Companies such as Gemini, founded by twins Cameron and Tyler Winklevoss, are looking to solve that issue by acting as a trusted middleman. The company is a custodian licensed to hold digital assets in trust on clients' behalf.

If and when Gemini and other custodians gain traction and a safe reputation — in 3 to 4 months, BlockTower's Ari Paul estimates — then endowments should start feeling more comfortable and open their checkbooks. After that, Paul expects pension funds to follow in another six months.

"They're comfortable with the investment thesis but not the investment vehicles yet," Paul said. "My guess is that you won't have meaningful pension money for about a year."

The bar for investing becomes much higher for portfolio managers who act as fiduciaries.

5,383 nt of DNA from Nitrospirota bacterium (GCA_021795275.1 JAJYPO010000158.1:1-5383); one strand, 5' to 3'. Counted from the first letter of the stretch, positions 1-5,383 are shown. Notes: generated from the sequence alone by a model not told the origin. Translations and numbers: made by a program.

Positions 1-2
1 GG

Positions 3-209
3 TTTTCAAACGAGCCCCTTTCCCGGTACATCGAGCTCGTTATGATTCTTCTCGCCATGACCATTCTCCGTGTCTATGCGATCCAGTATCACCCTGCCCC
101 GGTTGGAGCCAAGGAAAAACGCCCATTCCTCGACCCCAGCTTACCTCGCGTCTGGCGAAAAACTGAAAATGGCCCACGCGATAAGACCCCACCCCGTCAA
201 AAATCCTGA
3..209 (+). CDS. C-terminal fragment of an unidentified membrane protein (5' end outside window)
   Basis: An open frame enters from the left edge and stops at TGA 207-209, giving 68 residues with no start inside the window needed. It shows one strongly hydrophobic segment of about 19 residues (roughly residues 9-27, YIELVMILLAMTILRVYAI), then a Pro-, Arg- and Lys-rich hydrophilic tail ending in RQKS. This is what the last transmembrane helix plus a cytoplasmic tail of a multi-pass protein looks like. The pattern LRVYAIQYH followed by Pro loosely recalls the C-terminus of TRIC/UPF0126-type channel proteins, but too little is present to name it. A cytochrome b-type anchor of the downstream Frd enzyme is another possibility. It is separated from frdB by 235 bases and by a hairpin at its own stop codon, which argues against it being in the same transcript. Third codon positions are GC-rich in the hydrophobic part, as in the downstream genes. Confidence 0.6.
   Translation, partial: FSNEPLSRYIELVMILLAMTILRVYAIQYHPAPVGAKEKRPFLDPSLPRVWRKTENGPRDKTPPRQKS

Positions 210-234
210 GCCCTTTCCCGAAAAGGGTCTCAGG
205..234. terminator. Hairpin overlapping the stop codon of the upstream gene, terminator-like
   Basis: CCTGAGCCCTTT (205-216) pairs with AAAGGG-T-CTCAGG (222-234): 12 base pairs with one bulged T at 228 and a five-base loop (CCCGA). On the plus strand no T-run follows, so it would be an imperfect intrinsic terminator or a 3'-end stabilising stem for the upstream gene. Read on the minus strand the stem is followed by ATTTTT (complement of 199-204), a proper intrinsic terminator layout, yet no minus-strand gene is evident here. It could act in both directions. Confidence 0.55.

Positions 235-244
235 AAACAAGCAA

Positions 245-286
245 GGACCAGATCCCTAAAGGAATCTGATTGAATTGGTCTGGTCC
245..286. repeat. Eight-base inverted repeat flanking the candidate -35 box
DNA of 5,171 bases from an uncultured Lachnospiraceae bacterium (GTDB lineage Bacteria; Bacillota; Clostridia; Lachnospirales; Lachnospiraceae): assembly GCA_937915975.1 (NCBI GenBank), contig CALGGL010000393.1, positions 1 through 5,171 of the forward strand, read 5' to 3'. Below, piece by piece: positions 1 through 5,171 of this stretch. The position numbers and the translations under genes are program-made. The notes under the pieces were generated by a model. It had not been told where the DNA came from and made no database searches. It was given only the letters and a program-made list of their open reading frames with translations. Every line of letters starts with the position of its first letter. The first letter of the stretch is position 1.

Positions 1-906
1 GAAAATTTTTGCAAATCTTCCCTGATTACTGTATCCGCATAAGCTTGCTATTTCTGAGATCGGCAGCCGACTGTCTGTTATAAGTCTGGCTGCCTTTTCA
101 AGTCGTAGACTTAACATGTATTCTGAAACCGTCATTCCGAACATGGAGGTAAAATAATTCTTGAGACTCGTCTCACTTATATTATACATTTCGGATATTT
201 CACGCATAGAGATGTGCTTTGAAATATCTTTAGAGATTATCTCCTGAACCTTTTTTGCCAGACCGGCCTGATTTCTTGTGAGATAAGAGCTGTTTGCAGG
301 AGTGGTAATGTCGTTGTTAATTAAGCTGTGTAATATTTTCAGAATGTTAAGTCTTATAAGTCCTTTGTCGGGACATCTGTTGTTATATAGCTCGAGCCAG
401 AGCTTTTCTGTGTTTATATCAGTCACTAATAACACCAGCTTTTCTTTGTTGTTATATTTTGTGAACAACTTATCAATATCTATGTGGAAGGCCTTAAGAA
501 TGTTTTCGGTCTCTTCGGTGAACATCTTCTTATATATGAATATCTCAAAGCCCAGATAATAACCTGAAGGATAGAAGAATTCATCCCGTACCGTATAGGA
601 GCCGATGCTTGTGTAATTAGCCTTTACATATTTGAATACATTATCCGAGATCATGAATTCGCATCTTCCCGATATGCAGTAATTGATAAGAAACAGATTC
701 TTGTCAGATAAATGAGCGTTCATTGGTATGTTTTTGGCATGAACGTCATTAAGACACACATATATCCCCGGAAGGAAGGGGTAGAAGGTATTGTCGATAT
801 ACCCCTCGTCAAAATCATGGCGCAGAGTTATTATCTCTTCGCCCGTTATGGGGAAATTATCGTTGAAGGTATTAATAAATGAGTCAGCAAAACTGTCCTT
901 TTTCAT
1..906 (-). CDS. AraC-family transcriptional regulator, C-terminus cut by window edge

Even if they wanted to invest in bitcoin, certain regulations might make that difficult, according to Scott Thayer, an industry veteran and consultant for endowments and foundations programs at the Investments & Wealth Institute.

"Even if they're interested, they have their hands tied. Bitcoin doesn't pass even the basic levels of fiduciary laws," said Thayer. "There's no way to prove custody or due diligence."

Nonprofits also have to go through annual audits. When institutional investors began getting into the early hedge-fund space, for example, which Thayer said was less transparent at the time, "audit issues were horrific for foundations."

"It's a long, slow road, and it won't go anywhere until you get the fundamentals worked out," Thayer said. He said pension-fund managers are asking a ton of questions about bitcoin but more for the "entertainment value."

U.S. regulators have been clear that bitcoin is legal, and there are fully operating futures markets on the CME and CBOE. But ETFs have not been approved by the SEC, which some say has been a barrier for institutional investors.